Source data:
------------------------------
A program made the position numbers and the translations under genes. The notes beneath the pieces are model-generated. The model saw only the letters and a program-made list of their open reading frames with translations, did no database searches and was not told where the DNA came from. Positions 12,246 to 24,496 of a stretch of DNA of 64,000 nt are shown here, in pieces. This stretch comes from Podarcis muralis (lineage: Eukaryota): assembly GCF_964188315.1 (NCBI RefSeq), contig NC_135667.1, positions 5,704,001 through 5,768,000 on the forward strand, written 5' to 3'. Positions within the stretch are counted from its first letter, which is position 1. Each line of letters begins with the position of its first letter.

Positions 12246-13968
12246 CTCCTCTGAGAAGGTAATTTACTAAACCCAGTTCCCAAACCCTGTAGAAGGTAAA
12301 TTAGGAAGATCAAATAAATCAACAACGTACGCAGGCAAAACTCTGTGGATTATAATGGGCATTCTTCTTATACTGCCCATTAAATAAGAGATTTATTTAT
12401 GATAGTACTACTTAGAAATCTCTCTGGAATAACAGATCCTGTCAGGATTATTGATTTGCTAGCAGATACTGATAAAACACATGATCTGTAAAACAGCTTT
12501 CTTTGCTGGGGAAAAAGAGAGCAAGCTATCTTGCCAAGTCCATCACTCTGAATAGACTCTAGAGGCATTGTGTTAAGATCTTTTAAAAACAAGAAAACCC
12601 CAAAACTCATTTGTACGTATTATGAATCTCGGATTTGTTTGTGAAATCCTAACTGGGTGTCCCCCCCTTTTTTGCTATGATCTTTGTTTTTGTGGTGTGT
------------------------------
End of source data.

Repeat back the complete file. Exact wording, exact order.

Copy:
A program made the position numbers and the translations under genes. The notes beneath the pieces are model-generated. The model saw only the letters and a program-made list of their open reading frames with translations, did no database searches and was not told where the DNA came from. Positions 12,246 to 24,496 of a stretch of DNA of 64,000 nt are shown here, in pieces. This stretch comes from Podarcis muralis (lineage: Eukaryota): assembly GCF_964188315.1 (NCBI RefSeq), contig NC_135667.1, positions 5,704,001 through 5,768,000 on the forward strand, written 5' to 3'. Positions within the stretch are counted from its first letter, which is position 1. Each line of letters begins with the position of its first letter.

Positions 12246-13968
12246 CTCCTCTGAGAAGGTAATTTACTAAACCCAGTTCCCAAACCCTGTAGAAGGTAAA
12301 TTAGGAAGATCAAATAAATCAACAACGTACGCAGGCAAAACTCTGTGGATTATAATGGGCATTCTTCTTATACTGCCCATTAAATAAGAGATTTATTTAT
12401 GATAGTACTACTTAGAAATCTCTCTGGAATAACAGATCCTGTCAGGATTATTGATTTGCTAGCAGATACTGATAAAACACATGATCTGTAAAACAGCTTT
12501 CTTTGCTGGGGAAAAAGAGAGCAAGCTATCTTGCCAAGTCCATCACTCTGAATAGACTCTAGAGGCATTGTGTTAAGATCTTTTAAAAACAAGAAAACCC
12601 CAAAACTCATTTGTACGTATTATGAATCTCGGATTTGTTTGTGAAATCCTAACTGGGTGTCCCCCCCTTTTTTGCTATGATCTTTGTTTTTGTGGTGTGT